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Wednesday, March 29, 2023

I Give Up

image:  help
“Losing your job at 50 or 60 is not good for your health,” says William Gallo, a research scientist at Yale University’s School of Medicine in New Haven. “There is compelling evidence that no matter who you compare the older job loser to, he or she does worse physically and mentally.”
- Some Words About Stress
The pain from the pandemic will last years. For current and aspiring retirees, it may last even longer. Commonsense reforms to our nation’s retirement system will not completely heal the wounds, but we can take steps now to ease the pain.
- Boomers And The Pandemic


It’s been about 20 years since loosing my career at AT&T.

I never financially, emotionally or spiritually recovered, and abandoned hope of a happy retirement, but I am collecting social security that covers part of my monthly expenses, and still have some money stuffed under the mattress, explaining why me and this website are still around.

It’s not like I’ve been jobless the past two decades - but none of them PAID WELL like my old AT&T tech job. 

Today good jobs are replaced by the gig economy.

Across America, TEMPORARY WORK has become a MAINSTREAM of the economy, leading to the proliferation of what researchers have begun to call “temp towns.”

EMPLOYMENT IS THE ESSENTIAL ELEMENT OF SOCIAL STATUS, said the public-health researcher M. Harvey Brenner in 2002, the year he authored a major study that showed that unemployment is associated with a greater risk of death. “When that is taken away, people become susceptible to depression, cardiovascular disease, AIDS, and many other illnesses that increase mortality.” But a NEW STUDY complicates the idea that literally any job is better than no job, at least when it comes to health outcomes. Instead, some jobs might only exacerbate chronic stress - and in the long run, disease.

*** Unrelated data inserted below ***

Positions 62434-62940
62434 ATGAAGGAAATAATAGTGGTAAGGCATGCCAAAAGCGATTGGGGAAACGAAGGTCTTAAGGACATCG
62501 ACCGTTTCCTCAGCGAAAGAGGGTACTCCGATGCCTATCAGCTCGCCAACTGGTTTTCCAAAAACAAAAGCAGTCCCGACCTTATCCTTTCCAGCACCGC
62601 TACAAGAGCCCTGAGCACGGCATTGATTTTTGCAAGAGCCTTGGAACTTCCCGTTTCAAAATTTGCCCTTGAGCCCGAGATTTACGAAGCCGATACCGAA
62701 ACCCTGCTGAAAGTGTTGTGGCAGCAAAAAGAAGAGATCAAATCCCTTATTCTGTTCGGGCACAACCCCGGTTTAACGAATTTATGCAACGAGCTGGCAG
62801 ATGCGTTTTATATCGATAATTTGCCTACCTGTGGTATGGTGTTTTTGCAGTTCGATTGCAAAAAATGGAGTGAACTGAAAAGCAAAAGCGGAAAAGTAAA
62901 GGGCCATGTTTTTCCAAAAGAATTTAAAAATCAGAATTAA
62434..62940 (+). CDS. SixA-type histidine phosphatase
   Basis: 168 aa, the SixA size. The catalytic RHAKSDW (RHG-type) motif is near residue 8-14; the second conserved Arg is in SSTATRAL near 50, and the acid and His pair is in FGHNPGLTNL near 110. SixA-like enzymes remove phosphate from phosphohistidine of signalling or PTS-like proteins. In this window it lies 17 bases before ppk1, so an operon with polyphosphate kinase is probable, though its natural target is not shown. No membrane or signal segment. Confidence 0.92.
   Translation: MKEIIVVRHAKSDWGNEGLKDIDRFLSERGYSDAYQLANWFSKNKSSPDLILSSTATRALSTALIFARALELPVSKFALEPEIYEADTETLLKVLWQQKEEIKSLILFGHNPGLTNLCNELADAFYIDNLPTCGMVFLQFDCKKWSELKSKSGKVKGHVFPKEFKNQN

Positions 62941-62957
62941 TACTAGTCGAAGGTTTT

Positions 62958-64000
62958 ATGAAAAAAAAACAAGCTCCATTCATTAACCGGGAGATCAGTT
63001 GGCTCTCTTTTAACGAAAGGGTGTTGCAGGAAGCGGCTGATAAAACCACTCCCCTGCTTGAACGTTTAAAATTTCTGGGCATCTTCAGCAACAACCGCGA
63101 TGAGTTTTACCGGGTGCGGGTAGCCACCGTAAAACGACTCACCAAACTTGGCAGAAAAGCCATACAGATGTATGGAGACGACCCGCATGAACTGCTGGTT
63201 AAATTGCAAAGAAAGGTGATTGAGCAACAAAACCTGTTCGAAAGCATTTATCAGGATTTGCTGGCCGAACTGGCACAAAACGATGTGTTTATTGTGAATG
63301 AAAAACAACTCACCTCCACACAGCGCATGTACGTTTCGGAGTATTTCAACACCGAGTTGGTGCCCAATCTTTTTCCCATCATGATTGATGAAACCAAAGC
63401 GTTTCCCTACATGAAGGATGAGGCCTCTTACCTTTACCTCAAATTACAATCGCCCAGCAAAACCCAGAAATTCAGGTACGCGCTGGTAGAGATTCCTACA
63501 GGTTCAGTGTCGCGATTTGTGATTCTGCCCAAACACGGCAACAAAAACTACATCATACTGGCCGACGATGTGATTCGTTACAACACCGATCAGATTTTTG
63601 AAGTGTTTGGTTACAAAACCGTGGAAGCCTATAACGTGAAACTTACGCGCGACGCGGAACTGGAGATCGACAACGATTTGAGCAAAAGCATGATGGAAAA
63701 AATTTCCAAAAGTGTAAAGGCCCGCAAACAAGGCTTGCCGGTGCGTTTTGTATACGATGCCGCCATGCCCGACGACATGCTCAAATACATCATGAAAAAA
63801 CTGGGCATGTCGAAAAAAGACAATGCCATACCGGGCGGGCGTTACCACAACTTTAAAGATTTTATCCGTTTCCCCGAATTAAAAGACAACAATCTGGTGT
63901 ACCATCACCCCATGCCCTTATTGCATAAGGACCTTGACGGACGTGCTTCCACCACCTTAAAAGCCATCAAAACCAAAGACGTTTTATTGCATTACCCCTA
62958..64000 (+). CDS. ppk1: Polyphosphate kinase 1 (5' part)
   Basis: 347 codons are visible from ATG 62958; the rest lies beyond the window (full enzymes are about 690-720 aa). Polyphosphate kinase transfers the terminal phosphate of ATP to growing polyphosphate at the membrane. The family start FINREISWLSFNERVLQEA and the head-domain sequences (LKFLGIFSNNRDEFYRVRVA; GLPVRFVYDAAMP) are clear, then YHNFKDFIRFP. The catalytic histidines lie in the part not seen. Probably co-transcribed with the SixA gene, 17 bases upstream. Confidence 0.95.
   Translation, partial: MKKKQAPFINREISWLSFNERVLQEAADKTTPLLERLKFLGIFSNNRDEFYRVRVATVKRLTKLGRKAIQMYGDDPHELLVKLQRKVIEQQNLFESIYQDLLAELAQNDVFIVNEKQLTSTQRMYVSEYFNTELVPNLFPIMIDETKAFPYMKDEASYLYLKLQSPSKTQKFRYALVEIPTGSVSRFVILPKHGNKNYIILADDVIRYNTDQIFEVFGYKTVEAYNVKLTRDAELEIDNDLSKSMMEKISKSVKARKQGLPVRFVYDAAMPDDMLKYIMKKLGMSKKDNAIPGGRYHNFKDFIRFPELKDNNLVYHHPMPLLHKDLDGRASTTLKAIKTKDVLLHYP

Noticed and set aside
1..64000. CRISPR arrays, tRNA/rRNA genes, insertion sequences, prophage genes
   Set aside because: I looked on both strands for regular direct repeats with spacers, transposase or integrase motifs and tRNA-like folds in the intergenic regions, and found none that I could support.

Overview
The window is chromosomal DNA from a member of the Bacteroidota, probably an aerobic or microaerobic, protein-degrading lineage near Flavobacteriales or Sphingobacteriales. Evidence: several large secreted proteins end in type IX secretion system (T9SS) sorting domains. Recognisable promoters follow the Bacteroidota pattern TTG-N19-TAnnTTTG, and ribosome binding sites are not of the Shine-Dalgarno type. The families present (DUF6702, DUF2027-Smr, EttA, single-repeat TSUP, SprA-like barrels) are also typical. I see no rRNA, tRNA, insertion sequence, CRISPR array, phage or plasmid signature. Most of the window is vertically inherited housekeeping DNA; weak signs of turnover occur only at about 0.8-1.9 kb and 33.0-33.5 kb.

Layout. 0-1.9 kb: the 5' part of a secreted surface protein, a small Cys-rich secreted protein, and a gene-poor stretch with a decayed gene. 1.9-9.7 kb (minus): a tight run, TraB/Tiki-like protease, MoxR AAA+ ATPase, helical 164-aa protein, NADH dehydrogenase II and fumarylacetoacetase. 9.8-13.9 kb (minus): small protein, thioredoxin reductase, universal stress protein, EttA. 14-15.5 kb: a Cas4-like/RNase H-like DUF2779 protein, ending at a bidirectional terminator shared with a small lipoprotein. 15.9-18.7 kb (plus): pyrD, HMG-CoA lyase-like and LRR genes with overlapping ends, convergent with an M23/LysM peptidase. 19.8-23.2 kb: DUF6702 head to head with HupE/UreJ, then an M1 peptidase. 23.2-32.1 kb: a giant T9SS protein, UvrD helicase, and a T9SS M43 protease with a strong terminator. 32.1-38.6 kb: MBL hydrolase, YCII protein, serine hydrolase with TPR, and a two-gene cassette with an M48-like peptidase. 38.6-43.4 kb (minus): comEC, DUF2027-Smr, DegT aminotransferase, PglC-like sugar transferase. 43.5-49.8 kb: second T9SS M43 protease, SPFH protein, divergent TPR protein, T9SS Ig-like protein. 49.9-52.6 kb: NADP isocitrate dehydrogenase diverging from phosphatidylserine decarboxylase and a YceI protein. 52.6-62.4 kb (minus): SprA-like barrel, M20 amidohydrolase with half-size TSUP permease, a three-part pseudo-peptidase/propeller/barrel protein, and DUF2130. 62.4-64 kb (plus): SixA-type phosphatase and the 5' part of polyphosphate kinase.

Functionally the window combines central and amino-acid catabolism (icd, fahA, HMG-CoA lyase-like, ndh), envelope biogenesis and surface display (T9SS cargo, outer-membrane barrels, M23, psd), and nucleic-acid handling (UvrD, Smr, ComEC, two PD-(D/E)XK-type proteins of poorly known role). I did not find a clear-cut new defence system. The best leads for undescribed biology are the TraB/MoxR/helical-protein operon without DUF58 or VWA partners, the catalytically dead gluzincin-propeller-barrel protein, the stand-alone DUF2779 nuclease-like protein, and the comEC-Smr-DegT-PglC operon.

Last year I threw in the towel, and STOPPED LOOKING for work. It’s NOT because I’m afraid of catching COVID.  It’s because I’m tired of striking out.  Two years of looking.

Things are no different today then during the great recession when THIS GUY wrote ALI VELSHI at CNN:

In an interview, he says that he tells himself: “Bud, you’ve had a good life. You’ve had a good 55 years. Why not end it now? Why spend the last 15 to 20 years of my life in total poverty when I’ve already had it so good up to a certain point? Why ruin a good life by ending it so badly?”


I’M TIRED OF THE STRUGGLE, the MEANINGLESS attempts to find gainful employment - to sell myself to others who AREN’T INTERESTED. I feel FOOLISH FOR EVEN TRYING now. When does one finally realize that NOBODY WANTS YOU? Just like all my other complaints, my job applications were falling on deaf ears. What a terrible waste of precious time. I wish I had the last two years of my life again - I would have done things so much differently.

I wonder if either of them survived the great recession, or just disappeared?

Ever wonder what it must feel like working in a modern day sweat shop?  Those were my CALL CENTER jobs after 2012.  Low pay, dead-end jobs.  But that’s all I could find in our SERVICE ECONOMY.


It’s been a long road dealing with the depression, but I’ve learned a lot about the job market, people, government, and myself along the way.

One would think that posting your SUICIDE INTENTIONS on the internet would get some compassion from your friends, but sometimes what you get is THE OPPOSITE.

It’s understandable as one moves from middle-class to poor some aquaintences will drift away - like your lunch pals, or bowling league buddies after you quit the team - but I didn’t expect real close friends.  Some actually yelled at me, or asked me not to TALK ABOUT IT. Those are the idiots that after I do pull the plug on myself - will probably say something like “I had no idea he was that messed up in his head. If only he would have said something.”

For awhile I tried to FAKE BEING NORMAL like this lady:

She is in your friendship circle, hidden in plain sight. She is 55, broke and tired of trying to keep up appearances. Faking normal is wearing her out. To look at her, you wouldn’t know that her electricity was cut off last week for non-payment or that she meets the eligibility requirements for food stamps. Her clothes are still impeccable, bought in the good times when she was still making money.  IF YOU PAID ATTENTION, you would see the sadness in her eyes, hear that grace note of panic in her otherwise commanding voice… These days, she buys the $1.99 10-ounce “trial size” jug of Tide to make ends meet. You didn’t know laundry detergent came in that size… You invite her to the same expensive restaurants the two of you have always enjoyed, but she orders mineral water with a twist of lemon, instead of the $12 glass of Chardonnay. She is frugal in her menu choices, meticulous, counting every penny in her head. She demurs dividing the table bill evenly to cover desserts, designer coffees and the second and third glasses of wine she didn’t drink.